Murder by Numbers: Gauging the album’s mortality

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For more than a decade, armchair pundits and critics have voiced their two cents about the imminent death of the album as a format, and just how much life support is necessary to sustain it, or whether the plug should be pulled once and for all. Once upon a time this may very well have proven to be a sexy headline. And it may also have at one time been a novel opinion. But the phrase “The album is dead,” whether uttered with a question mark or an exclamation point, has surpassed the point of novelty and has since become a statement with less impact or poignancy than the format it eulogizes. That does not, however, mean it is any more or less true than it ever was.

The primary source of the debate over the album’s vitality stems from the state of the music industry itself, which is nowhere near as influential or powerful a phenomenon as it once was. In the ’90s, or even the first half of the ’00s, it was commonplace for an album to reach the top spot on the Billboard charts with sales of more than 1 million units in its first week. Yet two indie rock heavyweights (a relative term, for certain), Arcade Fire and Vampire Weekend, each cracked the number one spot with sales of around 100,000 each. For independent musicians, this is a good thing. In fact, 20 years ago, it wasn’t even achievable. But for the industry at large, it’s indicative of bigger problems. For an artist to reach the top of Billboard‘s album chart with one tenth the sales that it used to require reveals more than a little weakness in demand.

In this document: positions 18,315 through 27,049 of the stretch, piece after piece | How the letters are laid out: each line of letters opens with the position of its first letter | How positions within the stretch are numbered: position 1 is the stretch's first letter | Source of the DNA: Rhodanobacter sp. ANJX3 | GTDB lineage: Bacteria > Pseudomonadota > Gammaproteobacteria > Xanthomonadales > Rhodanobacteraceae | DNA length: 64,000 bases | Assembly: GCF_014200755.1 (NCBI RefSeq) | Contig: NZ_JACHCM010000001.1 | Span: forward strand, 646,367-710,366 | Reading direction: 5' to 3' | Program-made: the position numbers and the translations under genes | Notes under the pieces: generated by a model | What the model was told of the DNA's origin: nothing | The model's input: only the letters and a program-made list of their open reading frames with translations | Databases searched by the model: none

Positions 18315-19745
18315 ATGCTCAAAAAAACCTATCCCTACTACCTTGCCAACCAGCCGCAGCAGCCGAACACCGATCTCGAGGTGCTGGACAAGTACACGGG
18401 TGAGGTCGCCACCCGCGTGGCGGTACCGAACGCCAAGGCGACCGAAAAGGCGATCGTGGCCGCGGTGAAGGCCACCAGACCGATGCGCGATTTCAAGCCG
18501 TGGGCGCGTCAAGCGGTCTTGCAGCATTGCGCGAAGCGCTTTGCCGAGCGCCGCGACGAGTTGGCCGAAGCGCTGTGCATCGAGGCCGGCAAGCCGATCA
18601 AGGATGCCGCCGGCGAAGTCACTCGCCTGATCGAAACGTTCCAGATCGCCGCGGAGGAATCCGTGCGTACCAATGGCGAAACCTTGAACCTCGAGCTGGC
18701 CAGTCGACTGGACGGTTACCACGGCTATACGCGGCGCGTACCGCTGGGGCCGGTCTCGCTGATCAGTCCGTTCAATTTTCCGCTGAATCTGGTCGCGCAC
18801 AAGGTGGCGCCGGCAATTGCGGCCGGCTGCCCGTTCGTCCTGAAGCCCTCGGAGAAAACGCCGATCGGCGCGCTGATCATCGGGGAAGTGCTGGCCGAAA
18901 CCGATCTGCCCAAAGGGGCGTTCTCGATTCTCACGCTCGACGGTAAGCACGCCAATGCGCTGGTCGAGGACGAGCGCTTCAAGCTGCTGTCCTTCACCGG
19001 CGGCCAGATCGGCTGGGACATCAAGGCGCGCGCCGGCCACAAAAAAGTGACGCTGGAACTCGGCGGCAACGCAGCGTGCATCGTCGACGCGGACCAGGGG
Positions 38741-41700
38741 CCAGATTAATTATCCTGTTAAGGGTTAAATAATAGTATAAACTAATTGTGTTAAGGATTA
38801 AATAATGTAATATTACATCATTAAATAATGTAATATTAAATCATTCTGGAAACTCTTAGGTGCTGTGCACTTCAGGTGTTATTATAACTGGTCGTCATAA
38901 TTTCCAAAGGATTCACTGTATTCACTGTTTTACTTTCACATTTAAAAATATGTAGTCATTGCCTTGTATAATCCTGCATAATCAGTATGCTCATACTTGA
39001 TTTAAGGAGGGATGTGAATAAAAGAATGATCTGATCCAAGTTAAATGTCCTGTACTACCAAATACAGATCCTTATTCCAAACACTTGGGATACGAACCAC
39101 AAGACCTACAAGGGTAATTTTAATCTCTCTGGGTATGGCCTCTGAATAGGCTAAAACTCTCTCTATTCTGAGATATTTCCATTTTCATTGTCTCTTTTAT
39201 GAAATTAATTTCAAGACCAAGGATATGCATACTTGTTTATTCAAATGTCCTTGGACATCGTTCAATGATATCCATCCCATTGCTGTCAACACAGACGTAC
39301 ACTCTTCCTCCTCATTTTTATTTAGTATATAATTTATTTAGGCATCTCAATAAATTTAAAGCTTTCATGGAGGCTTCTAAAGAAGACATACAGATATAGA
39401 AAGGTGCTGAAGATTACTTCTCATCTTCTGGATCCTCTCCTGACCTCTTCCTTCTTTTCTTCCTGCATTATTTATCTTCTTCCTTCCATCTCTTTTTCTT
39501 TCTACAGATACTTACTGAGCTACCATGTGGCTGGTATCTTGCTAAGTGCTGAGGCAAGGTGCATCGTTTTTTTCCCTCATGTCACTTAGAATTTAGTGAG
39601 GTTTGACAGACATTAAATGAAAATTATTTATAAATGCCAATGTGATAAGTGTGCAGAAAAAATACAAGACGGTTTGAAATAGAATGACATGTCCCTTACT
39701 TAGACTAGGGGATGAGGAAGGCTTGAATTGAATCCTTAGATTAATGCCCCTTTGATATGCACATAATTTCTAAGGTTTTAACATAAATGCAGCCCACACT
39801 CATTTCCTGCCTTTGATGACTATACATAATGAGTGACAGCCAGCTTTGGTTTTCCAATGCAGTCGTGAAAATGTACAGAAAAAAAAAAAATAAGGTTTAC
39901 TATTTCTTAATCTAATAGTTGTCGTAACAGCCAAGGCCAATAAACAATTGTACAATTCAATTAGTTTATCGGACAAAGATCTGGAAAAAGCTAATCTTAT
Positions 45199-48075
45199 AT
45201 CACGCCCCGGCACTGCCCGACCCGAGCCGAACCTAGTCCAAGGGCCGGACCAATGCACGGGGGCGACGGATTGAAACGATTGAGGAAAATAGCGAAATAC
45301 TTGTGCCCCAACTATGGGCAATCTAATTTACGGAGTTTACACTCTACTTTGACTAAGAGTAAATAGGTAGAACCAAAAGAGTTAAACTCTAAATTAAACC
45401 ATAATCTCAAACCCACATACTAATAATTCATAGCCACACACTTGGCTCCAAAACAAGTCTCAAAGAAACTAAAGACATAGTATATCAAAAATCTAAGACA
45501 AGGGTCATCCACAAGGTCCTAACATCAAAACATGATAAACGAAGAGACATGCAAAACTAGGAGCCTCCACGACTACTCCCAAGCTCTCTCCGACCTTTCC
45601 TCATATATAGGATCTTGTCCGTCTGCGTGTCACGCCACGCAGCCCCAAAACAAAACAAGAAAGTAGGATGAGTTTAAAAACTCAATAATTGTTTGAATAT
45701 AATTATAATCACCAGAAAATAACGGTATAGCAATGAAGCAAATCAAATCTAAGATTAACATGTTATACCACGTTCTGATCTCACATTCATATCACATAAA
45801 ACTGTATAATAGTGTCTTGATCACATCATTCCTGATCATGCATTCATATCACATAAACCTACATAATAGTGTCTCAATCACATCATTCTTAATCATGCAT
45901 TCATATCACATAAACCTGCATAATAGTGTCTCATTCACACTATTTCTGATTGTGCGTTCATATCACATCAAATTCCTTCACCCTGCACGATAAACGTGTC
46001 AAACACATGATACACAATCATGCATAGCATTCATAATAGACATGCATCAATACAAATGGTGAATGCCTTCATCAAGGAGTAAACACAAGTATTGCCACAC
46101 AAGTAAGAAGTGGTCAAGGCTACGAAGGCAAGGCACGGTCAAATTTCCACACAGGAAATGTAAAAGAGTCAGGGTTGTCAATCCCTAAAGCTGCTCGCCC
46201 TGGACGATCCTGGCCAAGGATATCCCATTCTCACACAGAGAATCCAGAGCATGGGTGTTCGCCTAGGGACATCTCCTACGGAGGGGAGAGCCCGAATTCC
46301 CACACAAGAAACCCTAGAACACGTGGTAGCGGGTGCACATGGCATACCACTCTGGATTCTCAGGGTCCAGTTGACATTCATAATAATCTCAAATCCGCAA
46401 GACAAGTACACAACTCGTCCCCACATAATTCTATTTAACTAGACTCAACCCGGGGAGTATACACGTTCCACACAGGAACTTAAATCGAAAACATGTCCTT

People are still buying music in huge numbers, but by and large there’s an increasing shift toward individual tracks. Digital music sales accounted for 40 percent of the market in 2009, and digital albums as compared to individual tracks were but a small fraction of the total sold. But there’s something important to note from this trend: if the album is, indeed, endangered, it’s as a product rather than an art form.

This is where the argument becomes a little less sexy, or at the very least, less romantic. When founder and Dallas Mavericks owner Mark Cuban said the album was dead (and subsequently suggested a subscription model), he was specifically referring to something that people were willing to spend money on. And that’s an important point to make. To some degree, when something loses its value in a commercial market, it loses influence. And the less people are willing to pay for something, the less money will, in turn, be fueled into producing them and marketing them. But then again, tens of millions of albums are still being sold, even if those numbers are spread out across a wider spectrum of artists.

It’s likely that we’ll never see the likes of a Thriller or Back In Black or Rumours or Dark Side of the Moon again. It’s more than a little mind blowing to consider these albums sold tens to hundreds of millions of copies. More interestingly, each of these albums is emblematic of the album format, intended to be heard as a complete whole, flipped from side A to side B. And each one has been dubbed a masterpiece from legions of fans and critics, thereby appeasing both elitist and populist palates alike.